Auburn parted ways with Gus Malzahn on Sunday, abruptly ending the coach’s eight-year tenure with the program.
The Tigers slipped to 6-4 season, which continued a trend of year-to-year ups and downs under Malzhan. He finishes with a 68-35 record, and he led Auburn to the BCS championship game and a SEC championship in 2013.
The Tigers were just 39-26 in SEC play. Malzahn did win three Iron Bowls in eight tries, but the program is moving in a different direction.
Who are the best candidates to replace Malzahn? Let’s break down where Auburn could turn in its head coaching search.
Auburn coaching candidates
Hugh Freeze, Liberty head coach
Freeze is the most interesting candidate on the board. He had a 39-25 record at Ole Miss from 2012-16, and that included back-to-back victories against Alabama from 2015-16. The Rebels, however, vacated 25 of those victories and were handed heavy sanctions from the NCAA. Would the SEC approve of this hire? Freeze can coach — and a 17-6 record at Liberty the last two seasons is proof the offensive scheme still works. The Flames averaged 38.3 points per game in just their third season in the FBS.
Bill Clark, UAB head coach
Clark checks a lot of boxes: He resurrected the UAB football program in remarkable fashion and has ties all over Alabama from his days as a high school coach. Clark was SN’s choice for Coach of the Year in 2018. The Blazers are 25-13 the past three seasons, but that includes a 16-4 record in Conference USA play. Clark would be a big splash hire, but he is one of the better candidates for the job.
Matt Campbell, Iowa State head coach
Campbell is the hottest name on this year’s wish list, and his value has peaked after leading Iowa State to the Big 12 championship game. Campbell is a young, energetic coach who has led the Cyclones to a 3-2 record against Oklahoma and Texas the last two seasons. He has done more with less, but this job comes with much higher expectations. It also might remind Auburn fans of Gene Chizik, a former Iowa State coach who led the Tigers to their last national championship in 2010 before bottoming out two seasons later.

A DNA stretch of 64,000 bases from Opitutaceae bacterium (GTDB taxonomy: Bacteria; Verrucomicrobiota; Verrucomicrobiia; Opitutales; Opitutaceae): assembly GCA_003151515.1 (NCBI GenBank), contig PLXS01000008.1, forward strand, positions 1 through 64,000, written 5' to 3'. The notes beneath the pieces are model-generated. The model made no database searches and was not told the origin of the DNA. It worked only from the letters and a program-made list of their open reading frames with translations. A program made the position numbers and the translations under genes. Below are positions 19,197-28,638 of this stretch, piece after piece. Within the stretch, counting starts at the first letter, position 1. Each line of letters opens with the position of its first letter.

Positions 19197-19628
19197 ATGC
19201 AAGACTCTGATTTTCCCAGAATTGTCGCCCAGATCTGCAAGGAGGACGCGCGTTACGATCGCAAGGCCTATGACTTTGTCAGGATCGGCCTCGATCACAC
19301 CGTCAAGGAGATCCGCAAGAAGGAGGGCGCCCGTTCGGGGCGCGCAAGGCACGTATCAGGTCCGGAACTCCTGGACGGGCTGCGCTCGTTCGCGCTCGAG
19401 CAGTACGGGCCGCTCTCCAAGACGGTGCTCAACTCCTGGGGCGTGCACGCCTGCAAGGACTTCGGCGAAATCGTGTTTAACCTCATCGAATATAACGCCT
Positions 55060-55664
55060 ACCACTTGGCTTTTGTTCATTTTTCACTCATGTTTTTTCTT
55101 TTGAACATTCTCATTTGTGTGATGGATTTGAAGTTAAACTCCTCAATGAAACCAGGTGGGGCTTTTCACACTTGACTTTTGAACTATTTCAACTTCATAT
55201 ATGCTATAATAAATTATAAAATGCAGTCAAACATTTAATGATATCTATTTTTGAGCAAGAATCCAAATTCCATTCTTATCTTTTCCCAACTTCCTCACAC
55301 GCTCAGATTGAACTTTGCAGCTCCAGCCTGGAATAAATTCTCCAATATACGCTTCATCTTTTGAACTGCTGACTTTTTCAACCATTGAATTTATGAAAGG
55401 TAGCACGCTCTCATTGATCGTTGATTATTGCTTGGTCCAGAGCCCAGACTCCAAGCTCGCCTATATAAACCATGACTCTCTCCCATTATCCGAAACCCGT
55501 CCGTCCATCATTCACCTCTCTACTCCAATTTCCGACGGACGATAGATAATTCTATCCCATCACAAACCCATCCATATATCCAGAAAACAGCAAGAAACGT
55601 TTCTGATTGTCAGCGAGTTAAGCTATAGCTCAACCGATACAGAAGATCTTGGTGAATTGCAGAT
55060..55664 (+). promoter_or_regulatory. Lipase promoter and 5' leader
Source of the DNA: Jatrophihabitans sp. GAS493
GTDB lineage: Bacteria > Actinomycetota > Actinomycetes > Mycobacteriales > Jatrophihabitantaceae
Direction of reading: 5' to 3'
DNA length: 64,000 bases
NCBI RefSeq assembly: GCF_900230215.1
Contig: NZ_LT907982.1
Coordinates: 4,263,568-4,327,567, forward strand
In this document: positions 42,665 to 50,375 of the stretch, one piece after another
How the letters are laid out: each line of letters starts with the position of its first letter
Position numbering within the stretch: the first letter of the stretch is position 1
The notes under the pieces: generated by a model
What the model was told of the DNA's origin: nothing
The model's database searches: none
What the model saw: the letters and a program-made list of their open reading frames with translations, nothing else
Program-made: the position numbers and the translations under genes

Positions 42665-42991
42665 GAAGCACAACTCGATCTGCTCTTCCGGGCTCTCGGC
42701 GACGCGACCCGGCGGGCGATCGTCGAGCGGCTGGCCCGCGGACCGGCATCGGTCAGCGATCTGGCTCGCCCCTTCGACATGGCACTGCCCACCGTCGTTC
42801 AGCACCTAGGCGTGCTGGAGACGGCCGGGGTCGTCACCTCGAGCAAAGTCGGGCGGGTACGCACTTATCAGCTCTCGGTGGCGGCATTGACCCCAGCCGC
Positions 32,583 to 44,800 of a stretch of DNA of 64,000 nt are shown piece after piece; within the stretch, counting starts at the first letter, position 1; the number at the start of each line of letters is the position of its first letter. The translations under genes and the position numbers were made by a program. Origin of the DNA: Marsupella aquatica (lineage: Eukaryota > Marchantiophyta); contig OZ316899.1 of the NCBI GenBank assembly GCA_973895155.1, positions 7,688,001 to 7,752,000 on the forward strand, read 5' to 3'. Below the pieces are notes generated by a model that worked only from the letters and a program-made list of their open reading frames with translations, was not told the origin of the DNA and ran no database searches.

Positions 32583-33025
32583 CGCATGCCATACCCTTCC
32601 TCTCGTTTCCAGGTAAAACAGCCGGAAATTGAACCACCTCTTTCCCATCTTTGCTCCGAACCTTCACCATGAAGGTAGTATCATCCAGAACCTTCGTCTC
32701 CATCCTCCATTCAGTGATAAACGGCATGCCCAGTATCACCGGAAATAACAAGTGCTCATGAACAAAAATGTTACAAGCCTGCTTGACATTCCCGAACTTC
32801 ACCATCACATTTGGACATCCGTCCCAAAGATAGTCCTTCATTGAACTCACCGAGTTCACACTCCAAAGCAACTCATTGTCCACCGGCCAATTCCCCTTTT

Billy Napier, Louisiana head coach
Napier, 41, will also be a popular name on this job search. He had stints as an assistant at Clemson and Alabama before taking over at Louisiana, and the Ragin’ Cajuns have emerged as a Sun Belt power the last two seasons. Napier is 27-11 the last three seasons, and is one of three former Nick Saban assistants the Tigers should look at. He is also the easiest one to get.
Steve Sarkisian, Alabama offensive coordinator
Sarkisian has a 47-35 record as a head coach, and he picked up a win against Auburn in the Iron Bowl this season after Saban tested positive for COVID-19. Sarkisian has recovered from personal issues that led to his dismissal at USC, and he has shown he is ready for a big-time job again. Is Auburn the right fit for Sark?
Mario Cristobal, Oregon head coach
Cristobal is yet another former Saban assistant who has recruited well throughout his stint at Oregon. The Ducks are 24-9 since he took over, including a Pac-12 championship and Rose Bowl victory in 2019. But 2020 was a missed opportunity with two losses in a shortened season. Cristobal is a good value pick, but is that a long-term solution for the program?
Tony Elliott, Clemson offensive coordinator
Elliott’s name turns up this time of year all the time; perhaps the longtime Clemson assistant will finally leave one of the nation’s best programs. Elliott has worked with elite quarterbacks for the past decade such as Deshaun Watson and Trevor Lawrence — the same quarterbacks who beat Alabama in the College Football Playoff championship game. Elliott is a former Clemson player, and would not be easy to get. Clemson defensive coordinator Brent Venables would be a popular name too, but Elliott might be the better choice for this job.
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